As much as 3,000 tons of animal-feed additive sold to poultry and pig farms may have been contaminated with the chemical dioxin, which has been linked to cancer cases in humans, Reuters reported.
It was previously thought that 527 tons of tainted feed additive had been sold.
Agriculture Minister Ilse Aigner stressed that there was no danger to German consumers.
"All contaminated animal feed that was on the market has been retrieved and all affected food has been pulled from shelves," Aigner said, according to BBC News.
Concern about the tainted animal feed has gripped Germany since Monday, with farms halting egg and meat production. In the state of North Rhine-Westphalia, officials warned that more than 100,000 potentially contaminated eggs had been distributed.
Officials have warned consumers to keep an eye out for potentially tainted eggs, and more than 8,000 chickens have been culled.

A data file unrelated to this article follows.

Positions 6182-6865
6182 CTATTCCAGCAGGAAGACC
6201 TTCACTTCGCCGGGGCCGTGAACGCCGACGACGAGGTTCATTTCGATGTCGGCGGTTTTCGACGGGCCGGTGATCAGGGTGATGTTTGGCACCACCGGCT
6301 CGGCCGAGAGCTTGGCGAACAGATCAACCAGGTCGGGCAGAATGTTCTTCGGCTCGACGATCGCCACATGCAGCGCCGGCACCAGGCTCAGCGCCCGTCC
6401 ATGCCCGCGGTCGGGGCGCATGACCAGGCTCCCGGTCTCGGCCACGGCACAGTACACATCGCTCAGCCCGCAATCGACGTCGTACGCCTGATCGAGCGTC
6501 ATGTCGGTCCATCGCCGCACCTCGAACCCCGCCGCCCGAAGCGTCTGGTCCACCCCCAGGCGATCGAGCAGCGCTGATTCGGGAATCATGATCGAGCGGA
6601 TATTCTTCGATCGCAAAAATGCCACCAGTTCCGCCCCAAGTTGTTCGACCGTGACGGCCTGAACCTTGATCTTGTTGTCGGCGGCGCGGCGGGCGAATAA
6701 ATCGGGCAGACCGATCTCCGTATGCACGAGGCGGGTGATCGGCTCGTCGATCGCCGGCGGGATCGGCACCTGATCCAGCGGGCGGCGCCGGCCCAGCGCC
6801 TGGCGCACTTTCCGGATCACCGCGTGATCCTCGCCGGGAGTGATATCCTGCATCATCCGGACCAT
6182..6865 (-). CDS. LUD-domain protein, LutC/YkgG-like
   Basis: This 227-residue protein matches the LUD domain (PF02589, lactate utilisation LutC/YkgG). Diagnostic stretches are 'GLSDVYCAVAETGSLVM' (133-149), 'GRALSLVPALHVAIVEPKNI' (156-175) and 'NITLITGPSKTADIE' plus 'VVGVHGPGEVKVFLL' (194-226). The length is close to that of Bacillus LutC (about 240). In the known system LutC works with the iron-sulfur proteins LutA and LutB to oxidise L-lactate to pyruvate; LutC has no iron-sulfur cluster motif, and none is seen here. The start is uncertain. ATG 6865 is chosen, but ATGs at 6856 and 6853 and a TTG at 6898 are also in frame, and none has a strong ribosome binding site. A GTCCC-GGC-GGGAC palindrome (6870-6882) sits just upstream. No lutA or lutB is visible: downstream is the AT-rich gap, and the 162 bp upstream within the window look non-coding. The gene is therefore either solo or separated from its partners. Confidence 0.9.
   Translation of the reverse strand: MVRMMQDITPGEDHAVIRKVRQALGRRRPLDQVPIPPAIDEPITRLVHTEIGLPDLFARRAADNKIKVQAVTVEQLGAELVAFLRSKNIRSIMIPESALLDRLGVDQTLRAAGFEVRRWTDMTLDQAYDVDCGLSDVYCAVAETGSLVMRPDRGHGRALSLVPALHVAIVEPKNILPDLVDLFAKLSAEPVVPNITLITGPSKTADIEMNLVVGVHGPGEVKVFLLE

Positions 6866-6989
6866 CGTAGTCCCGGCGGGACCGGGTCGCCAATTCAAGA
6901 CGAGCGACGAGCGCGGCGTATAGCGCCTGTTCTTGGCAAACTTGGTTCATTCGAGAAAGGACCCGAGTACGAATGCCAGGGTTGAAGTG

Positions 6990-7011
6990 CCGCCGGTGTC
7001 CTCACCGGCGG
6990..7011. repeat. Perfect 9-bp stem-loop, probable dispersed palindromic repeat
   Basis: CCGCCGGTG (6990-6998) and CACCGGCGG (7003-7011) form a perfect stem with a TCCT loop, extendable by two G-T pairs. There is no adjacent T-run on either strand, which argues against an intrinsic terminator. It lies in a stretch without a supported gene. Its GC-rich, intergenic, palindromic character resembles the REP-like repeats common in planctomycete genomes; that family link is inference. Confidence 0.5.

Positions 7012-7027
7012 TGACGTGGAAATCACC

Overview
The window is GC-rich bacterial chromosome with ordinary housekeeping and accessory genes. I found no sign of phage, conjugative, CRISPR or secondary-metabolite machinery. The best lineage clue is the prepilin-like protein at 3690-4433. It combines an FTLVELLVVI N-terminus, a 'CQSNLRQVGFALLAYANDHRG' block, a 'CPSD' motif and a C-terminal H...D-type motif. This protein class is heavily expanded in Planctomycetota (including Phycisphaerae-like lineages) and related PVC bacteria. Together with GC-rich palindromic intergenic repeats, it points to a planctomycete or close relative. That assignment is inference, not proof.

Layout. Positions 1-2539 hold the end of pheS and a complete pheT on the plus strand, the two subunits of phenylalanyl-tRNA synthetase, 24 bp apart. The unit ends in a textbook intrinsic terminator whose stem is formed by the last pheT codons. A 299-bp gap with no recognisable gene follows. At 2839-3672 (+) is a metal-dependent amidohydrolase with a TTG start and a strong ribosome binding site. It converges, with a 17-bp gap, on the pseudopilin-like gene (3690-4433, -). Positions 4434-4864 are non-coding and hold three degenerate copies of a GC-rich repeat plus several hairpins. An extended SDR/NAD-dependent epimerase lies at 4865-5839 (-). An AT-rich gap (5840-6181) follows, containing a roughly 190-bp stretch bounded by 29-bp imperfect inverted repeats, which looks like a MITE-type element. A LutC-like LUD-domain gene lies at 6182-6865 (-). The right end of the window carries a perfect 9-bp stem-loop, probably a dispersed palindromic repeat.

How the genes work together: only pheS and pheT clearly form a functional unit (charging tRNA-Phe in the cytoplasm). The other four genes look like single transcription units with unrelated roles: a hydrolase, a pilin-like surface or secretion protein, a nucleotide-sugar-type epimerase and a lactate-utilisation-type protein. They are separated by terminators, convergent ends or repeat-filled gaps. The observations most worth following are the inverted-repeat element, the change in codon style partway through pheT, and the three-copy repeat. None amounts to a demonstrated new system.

The problem has even gone international, with one farm sending 136,000 potentially tainted eggs to be processed in The Netherlands.
"The European Commission was informed. We are not aware of any other deliveries to other (EU) members," said Holger Eichele, a spokesman for the German Agricultural and Consumer Protection Ministry, according to Der Spiegel.
The additive has been traced back to a company in the northern state of Schleswig-Holstein. It is believed that the company may have used industrial fats when preparing the feed.
Police raided the farm Wednesday.
"There is an urgent need for much stricter penalties against those who break the law when it comes to food and animal-feed regulations," said Juergen Reinholz, agriculture minister for the state of Thuringia, according to BBC News.
Others have dismissed such calls as completely unnecessary, saying that this is nothing more than a freak case that no poses no threat.
""The system does not require reorganization," newspaper Die Welt said in an editorial, according to Der Spiegel. "This is simply a case of a company that broke the rules."